My son in law took these images a few days ago in Culver City California. We would like to know what the vintage (WWII ?) planes are, and in the last image, what would cause such a contrail. The last image is a composite of several shots. (Something landing at Edwards was my guess). His guess for the aircraft are that they are all the DB Dauntless.

Formation of six planes

Formation of six planes

Formation of six planes

Composite of images showing curved contrail

  • 1
    $\begingroup$ low altitude contrails are done by a smoke generator see sky writing $\endgroup$ Jun 5, 2014 at 10:34
  • $\begingroup$ The wings apart to rectangular to be a dauntless imho. $\endgroup$ Jun 5, 2014 at 10:35
  • 2
    $\begingroup$ This is likely Tiger Squadron, perhaps flying for the Israel Independence Day Festival over Rancho Park in mid May, as detailed on their Facebook page. $\endgroup$
    – cardinal
    Jun 6, 2014 at 0:09

2 Answers 2


My (current) guess is that it may be a

Nanchang CJ-6

The Nanchang CJ-6 is an aircraft designed and built in China for use by the People's Liberation Army Air Force (PLAAF) as a basic trainer.

  • Round nose.
  • Sufficient number airworthy.
  • Rectangular wing shape.
  • Main gear folds inwards and the nosegear backwards which seems to fit when I zoom in your pictures.


and they do airshows: airshow
(source: riversideca.gov)

Coincidentally, the upper-left aircraft #43 also appears in your pictures (first picture, rightmost aircraft). Another below of her below:


update: as Cardinal said above, "This is likely Tiger Squadron, perhaps flying for the Israel Independence Day Festival over Rancho Park in mid May, as detailed on their Facebook page."

  • $\begingroup$ The CJ-6 appears to have a fairly straight-across (perpendicular to the fuselage) leading edge, whereas the photos from the OP seem to indicate a leading edge that is more swept-back. $\endgroup$ Jun 5, 2014 at 17:39
  • 1
    $\begingroup$ @MrWonderful I think it's a visual thing from the angle reinforced by the aircraft banking. The aircraft above is the same as in the OP's photograph. The tail registration while difficult to make out appears to match. $\endgroup$ Jun 5, 2014 at 17:43
  • 2
    $\begingroup$ @DavidDelMonte if you have decided that MikeFoxtrot's answer is correct, please mark that his is the accepted answer. This will "close" this question, helping aviation.se keep a 98%+ answered question rate. $\endgroup$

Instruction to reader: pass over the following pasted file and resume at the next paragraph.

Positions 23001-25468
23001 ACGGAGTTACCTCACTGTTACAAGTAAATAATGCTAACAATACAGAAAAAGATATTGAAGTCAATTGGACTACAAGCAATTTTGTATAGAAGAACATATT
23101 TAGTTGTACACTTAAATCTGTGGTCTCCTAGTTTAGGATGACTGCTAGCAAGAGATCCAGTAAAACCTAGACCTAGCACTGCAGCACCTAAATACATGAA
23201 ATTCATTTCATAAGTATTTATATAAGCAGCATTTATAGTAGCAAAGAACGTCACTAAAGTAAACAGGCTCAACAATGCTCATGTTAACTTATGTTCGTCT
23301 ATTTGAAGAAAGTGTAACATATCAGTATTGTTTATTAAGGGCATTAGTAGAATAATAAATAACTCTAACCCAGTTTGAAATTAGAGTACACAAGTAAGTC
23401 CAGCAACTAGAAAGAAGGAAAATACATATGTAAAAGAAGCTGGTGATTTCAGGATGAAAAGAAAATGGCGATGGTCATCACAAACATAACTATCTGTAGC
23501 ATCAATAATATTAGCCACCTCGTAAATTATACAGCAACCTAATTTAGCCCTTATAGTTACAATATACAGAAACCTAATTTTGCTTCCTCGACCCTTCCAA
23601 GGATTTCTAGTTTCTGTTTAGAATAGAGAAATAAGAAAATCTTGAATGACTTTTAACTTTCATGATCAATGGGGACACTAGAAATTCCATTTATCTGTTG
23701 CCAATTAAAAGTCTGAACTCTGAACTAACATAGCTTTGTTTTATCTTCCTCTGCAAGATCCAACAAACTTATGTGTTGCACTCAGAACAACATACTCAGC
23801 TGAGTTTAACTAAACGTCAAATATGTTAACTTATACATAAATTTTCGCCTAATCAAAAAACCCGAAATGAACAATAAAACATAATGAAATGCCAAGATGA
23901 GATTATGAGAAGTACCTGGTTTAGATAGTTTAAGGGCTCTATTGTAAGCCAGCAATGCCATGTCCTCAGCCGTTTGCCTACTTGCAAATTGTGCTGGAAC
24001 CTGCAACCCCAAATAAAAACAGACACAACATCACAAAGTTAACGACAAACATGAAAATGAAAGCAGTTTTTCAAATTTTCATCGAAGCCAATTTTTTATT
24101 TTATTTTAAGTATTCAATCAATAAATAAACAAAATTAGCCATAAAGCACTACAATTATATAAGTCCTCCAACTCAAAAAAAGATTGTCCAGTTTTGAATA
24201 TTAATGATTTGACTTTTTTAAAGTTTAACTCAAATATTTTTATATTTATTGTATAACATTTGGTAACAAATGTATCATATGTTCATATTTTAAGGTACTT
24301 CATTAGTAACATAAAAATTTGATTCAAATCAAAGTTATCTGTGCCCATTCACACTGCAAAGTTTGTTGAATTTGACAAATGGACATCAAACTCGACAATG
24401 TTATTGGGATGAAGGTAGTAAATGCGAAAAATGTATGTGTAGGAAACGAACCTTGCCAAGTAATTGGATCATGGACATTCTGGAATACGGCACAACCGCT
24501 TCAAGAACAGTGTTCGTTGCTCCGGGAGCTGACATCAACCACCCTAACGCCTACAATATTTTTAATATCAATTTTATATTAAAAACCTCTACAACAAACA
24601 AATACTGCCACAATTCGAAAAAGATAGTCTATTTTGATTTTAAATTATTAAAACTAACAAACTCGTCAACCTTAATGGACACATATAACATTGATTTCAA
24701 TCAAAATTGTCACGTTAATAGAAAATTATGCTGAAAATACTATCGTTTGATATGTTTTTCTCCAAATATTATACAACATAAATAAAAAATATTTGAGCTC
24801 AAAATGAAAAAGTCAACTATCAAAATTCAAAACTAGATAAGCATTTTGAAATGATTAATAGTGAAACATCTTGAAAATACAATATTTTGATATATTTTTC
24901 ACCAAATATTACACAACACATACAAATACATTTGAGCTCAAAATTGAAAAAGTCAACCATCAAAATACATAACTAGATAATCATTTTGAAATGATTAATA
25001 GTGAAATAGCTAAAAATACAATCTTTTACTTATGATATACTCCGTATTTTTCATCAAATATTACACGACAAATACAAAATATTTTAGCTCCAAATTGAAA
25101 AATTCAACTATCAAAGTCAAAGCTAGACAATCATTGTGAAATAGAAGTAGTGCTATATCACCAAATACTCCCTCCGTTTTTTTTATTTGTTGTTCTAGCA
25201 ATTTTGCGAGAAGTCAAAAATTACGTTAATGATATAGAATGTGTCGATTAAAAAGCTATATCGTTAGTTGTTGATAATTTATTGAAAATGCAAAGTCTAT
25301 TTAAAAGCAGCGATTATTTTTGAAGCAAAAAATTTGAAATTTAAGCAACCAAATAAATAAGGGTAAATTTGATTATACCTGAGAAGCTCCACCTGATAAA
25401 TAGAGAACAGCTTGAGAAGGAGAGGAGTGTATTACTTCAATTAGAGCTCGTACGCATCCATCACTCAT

– CGCampbell
    Jun 6, 2014 at 14:20

That looks like the Red Stars Aerobatic Team - they fly Yak-52s


It is hard to tell from your picture, but the overall look of the team itself, the prominent red stars on one of them, and the rounded tail make me think that's who it is. I tried to find their schedule and see if they would have been in your area, but they apparently don't have a web site.

Here's a video I shot of them in 2009 - https://www.youtube.com/watch?v=0A5qYqcQsxw

OK yes... I found their site. Looks like they had an event in CA this weekend, but not very close to you, and the event was cancelled... so they might have been flying around for fun and practice.


  • 1
    $\begingroup$ Definitely not. The aircraft in the photographs don't have rounded tail and do have the main gear mostly covered which Yak52 does not. $\endgroup$
    – Jan Hudec
    Jun 5, 2014 at 21:42
  • 2
    $\begingroup$ Had a look at the Yak52 but dismissed it as @JanHudec said for the landing gear. However, the Nanchang CJ-6 was based on the Nanchang CJ-5 which itself was a license built copy of the Yak 18, which also was the predecessor to the Yak52, so the connection is certainly close. $\endgroup$ Jun 5, 2014 at 21:58
  • $\begingroup$ The thing is, I wouldn't expect a team of those to be over Culver City at any time. When I see a formation like that, I think "what aerobatic teams" and I didn't really think beyond that. They are all very similar. It is very hard to identify planes from photos like these. The planes in the photo look a little long, but they could even be these... en.wikipedia.org/wiki/Grumman_F6F_Hellcat which is a heck of lot more likely than a bunch of Chinese planes. $\endgroup$
    – Jasmine
    Jun 5, 2014 at 22:36
  • $\begingroup$ @Jasmine they are not uncommon. if i read the from the FAA's databsase correctly there appear to be at least 25 in California alone. if you open the photos in a new tab the resolution is pretty good. $\endgroup$ Jun 6, 2014 at 8:04

You must log in to answer this question.

Not the answer you're looking for? Browse other questions tagged .